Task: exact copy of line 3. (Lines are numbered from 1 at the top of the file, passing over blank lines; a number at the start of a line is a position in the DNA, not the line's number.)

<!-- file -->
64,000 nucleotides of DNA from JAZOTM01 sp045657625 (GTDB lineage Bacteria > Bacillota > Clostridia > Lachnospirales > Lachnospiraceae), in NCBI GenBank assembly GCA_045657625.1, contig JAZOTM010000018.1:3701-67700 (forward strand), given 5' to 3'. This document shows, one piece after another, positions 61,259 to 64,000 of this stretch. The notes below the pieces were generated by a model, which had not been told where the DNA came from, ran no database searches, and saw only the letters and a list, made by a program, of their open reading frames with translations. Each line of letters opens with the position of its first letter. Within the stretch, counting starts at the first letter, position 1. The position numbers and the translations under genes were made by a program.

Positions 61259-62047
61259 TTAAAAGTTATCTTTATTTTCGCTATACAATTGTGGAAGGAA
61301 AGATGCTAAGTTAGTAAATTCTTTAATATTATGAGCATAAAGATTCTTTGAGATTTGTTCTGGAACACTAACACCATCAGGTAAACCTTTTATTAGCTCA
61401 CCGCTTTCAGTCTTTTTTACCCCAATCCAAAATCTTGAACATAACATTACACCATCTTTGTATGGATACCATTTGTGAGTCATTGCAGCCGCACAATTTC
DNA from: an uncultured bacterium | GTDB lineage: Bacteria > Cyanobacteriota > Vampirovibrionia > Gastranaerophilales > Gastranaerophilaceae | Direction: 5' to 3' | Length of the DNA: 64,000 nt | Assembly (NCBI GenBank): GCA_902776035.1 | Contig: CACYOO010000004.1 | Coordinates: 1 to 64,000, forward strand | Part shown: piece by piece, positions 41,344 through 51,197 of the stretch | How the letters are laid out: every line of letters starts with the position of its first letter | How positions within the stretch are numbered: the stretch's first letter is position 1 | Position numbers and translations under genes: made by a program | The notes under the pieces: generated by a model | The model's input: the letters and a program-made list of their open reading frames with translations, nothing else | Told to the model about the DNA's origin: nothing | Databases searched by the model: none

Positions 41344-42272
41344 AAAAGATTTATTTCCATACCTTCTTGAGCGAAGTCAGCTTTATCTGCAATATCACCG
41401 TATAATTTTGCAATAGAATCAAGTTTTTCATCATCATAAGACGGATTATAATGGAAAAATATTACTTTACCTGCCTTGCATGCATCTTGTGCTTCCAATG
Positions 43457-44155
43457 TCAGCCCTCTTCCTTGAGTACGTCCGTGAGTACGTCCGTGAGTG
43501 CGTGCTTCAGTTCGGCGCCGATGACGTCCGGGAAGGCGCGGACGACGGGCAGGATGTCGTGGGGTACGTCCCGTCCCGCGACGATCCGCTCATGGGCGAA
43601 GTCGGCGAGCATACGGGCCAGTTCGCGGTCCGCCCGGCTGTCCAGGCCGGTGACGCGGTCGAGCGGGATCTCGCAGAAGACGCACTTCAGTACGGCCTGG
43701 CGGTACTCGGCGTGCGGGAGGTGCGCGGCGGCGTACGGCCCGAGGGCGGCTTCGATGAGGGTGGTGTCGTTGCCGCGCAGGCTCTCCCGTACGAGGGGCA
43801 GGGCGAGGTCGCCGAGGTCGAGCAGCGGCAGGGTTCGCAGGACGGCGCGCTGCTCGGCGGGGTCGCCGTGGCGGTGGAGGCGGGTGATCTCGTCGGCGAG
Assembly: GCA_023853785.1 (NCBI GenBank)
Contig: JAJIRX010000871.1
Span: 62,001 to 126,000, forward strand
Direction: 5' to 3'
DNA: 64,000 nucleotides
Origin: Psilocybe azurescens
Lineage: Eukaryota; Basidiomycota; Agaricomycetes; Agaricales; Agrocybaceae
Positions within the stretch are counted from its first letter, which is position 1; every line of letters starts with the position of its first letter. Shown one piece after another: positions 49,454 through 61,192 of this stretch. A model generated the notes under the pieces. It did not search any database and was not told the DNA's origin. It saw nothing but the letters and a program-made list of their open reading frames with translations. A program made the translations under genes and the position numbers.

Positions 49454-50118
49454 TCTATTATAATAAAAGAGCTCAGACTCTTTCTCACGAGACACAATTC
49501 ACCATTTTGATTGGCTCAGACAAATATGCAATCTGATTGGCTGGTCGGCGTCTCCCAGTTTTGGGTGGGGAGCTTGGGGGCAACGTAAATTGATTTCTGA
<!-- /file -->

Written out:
61259 TTAAAAGTTATCTTTATTTTCGCTATACAATTGTGGAAGGAA